I Spy (1965–1968)

TV Series  -   -  Action | Adventure | Comedy
7.7
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Ratings: 7.7/10 from 723 users  
Reviews: 21 user | 1 critic

A pair of intelligence agents posing as a tennis pro and his coach go on secret missions around the world.

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Title: I Spy (1965–1968)

I Spy (1965–1968) on IMDb 7.7/10

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Season:

3 | 2 | 1

Year:

1968 | 1967 | 1966 | 1965
Won 1 Golden Globe. Another 4 wins & 23 nominations. See more awards »
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Cast

Complete series cast summary:
...
 Kelly Robinson / ... (82 episodes, 1965-1968)
...
 Alexander Scott (82 episodes, 1965-1968)
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Storyline

A pair of American agents faces espionage adventures with skill, humor and some serious questions about their work. Robinson's cover is as a former Princeton law student and Davis Cup tennis player; Rhodes scholar Scott is his trainer as well as being a language expert. Written by Ed Stephan <stephan@cc.wwu.edu>

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Details

Country:

Language:

Release Date:

15 September 1965 (USA)  »

Also Known As:

Danny Doyle  »

Filming Locations:

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Company Credits

Production Co:

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Technical Specs

Runtime:

(82 episodes)

Sound Mix:

Color:

Aspect Ratio:

4:3
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Did You Know?

Trivia

Before the series, Culp had written a pilot script in which he would play a James Bond-type American spy. He showed the script to Carl Reiner who then recommended him to Sheldon Leonard. The script was eventually produced as the episode "The Tiger". See more »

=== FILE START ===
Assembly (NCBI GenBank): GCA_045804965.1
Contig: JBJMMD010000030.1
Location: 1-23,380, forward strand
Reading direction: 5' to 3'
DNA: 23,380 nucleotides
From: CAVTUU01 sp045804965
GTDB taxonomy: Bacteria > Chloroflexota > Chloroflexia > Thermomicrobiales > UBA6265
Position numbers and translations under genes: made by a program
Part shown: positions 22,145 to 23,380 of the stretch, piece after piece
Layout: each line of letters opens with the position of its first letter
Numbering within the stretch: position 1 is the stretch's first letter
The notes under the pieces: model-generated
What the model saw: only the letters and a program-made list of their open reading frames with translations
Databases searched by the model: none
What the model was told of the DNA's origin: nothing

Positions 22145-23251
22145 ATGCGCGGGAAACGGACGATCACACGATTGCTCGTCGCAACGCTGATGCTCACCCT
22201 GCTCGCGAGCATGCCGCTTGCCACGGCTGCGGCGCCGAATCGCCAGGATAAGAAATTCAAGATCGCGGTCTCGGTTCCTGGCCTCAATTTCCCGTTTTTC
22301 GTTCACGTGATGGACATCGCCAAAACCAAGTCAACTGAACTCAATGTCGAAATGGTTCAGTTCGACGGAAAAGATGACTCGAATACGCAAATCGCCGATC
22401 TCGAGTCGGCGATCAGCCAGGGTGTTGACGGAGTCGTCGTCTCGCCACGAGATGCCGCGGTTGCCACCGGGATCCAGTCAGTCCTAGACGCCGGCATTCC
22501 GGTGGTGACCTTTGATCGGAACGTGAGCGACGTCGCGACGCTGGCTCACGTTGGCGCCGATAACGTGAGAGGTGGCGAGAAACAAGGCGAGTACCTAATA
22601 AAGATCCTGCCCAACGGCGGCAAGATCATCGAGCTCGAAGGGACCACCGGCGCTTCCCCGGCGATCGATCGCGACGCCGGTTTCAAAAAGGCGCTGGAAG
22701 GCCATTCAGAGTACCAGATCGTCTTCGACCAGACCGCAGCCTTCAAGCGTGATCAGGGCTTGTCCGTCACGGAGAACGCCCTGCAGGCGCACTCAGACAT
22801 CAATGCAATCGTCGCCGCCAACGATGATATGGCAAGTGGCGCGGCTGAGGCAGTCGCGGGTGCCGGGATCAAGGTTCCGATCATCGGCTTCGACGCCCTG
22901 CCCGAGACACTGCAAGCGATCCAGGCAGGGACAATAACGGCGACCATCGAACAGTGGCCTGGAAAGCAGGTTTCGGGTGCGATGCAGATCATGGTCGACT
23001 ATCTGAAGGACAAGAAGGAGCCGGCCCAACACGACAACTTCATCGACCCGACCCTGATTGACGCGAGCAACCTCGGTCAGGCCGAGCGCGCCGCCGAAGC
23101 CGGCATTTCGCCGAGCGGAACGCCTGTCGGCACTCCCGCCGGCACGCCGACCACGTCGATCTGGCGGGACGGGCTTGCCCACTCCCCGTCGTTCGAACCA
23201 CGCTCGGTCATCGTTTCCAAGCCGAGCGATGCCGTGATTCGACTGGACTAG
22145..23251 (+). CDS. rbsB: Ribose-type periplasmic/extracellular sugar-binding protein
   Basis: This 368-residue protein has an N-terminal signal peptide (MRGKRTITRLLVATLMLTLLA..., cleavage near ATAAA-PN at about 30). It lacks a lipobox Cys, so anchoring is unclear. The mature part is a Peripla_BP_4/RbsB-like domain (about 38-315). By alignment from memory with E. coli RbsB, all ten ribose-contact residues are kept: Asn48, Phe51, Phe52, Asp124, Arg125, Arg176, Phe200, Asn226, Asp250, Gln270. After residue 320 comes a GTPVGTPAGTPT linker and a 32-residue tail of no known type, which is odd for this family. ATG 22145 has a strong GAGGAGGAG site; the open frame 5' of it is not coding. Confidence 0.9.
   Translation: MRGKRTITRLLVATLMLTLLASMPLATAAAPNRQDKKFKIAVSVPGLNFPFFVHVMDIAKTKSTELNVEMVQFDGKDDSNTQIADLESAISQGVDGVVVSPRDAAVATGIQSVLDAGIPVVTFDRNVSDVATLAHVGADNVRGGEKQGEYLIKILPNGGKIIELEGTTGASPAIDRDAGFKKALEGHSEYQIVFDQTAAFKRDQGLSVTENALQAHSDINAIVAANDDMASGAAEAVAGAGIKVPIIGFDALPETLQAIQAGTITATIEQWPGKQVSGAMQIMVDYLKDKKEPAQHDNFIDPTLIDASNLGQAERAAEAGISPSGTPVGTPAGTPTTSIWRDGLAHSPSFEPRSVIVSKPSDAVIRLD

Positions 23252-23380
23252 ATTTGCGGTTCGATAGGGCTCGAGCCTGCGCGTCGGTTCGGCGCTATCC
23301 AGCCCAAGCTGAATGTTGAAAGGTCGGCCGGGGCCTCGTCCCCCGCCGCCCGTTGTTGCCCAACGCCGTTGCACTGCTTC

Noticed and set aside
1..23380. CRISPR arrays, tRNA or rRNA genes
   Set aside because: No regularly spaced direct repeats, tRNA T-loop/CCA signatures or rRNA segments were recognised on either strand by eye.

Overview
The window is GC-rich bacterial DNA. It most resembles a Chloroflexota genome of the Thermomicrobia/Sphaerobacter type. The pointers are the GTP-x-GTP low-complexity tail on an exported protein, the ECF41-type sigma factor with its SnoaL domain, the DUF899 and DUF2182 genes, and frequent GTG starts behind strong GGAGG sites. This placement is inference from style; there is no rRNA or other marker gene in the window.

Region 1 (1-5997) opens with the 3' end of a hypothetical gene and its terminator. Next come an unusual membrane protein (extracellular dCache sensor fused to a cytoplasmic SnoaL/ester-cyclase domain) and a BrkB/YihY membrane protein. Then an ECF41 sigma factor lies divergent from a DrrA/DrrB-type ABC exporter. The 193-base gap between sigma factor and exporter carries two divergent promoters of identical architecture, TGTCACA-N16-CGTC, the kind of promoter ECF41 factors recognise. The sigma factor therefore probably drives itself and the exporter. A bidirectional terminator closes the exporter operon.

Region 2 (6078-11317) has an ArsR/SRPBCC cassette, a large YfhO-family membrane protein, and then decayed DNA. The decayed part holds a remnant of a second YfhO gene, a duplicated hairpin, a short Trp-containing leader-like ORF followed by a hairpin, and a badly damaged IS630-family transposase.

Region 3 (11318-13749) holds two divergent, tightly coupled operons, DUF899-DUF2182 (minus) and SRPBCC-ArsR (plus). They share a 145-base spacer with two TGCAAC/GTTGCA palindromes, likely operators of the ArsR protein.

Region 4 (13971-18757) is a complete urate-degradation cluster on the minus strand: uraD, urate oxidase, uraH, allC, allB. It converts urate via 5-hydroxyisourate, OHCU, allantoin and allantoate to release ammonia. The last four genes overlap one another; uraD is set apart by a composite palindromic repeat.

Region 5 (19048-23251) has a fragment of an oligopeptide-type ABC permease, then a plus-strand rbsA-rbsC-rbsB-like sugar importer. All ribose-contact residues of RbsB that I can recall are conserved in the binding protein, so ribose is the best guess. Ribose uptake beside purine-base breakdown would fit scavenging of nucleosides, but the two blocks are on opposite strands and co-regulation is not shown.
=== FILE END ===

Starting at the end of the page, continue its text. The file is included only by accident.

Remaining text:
Quotes

Alexander Scott: Well you have to get beat up every once in a while otherwise you go soft, right Kel?
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Crazy Credits

During the opening credits sequence of many early episodes, scenes from that episode are shown underneath a closeup of Robert Culp's eyes. If you look closely, Culp's facial expressions (concerned, happy, etc.) almost always match the action happening on the screen. Later in the series, a standard set of action/romance/humor scenes was used. See more »

Connections

Referenced in Cosby: My Spy (1999) See more »

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User Reviews

 
Historic series opened numerous doors
5 March 2007 | by (United States) – See all my reviews

"I Spy" cannot be denied its contributions to history, both in television production and the Civil Rights movement. As documented in the book, "I Spy: A History of the Groundbreaking Television Series," this was the first series to cast a black actor opposite a White, with equal status and billing. And, by doing so, Bill Cosby become the first Black to win an Emmy - and he would win three in a row, as Best Lead Actor in a Drama for his work here. During that first year, show business trade magazine Variety wrote that "I Spy" was a "test show," putting NBC southern affiliates "on the spot," and that the series would show "which way the winds were blowing in Dixie." The door swung open in September 1965, and, within one year, black performers were finding regular work with non-stereotypical roles on "Mission: Impossible" and "Star Trek," and, just a couple years after that, being cast as series leads, with equal or greater status than Whites, in shows such as "N.Y.P.D.," "Room 222," and "Julia." TV, and the world, changed that quickly.

"I Spy" was also the first series to shoot around the world, introducing the technology needed to achieve this. And many believe that this is where the "buddy picture" began. Series such as "Starsky & Hutch" and "Miami Vice," and even movies like "Butch Cassidy & the Sundance Kid," certainly took their lead from "I Spy."

This historic series proved that sometimes television can do more than just entertain.


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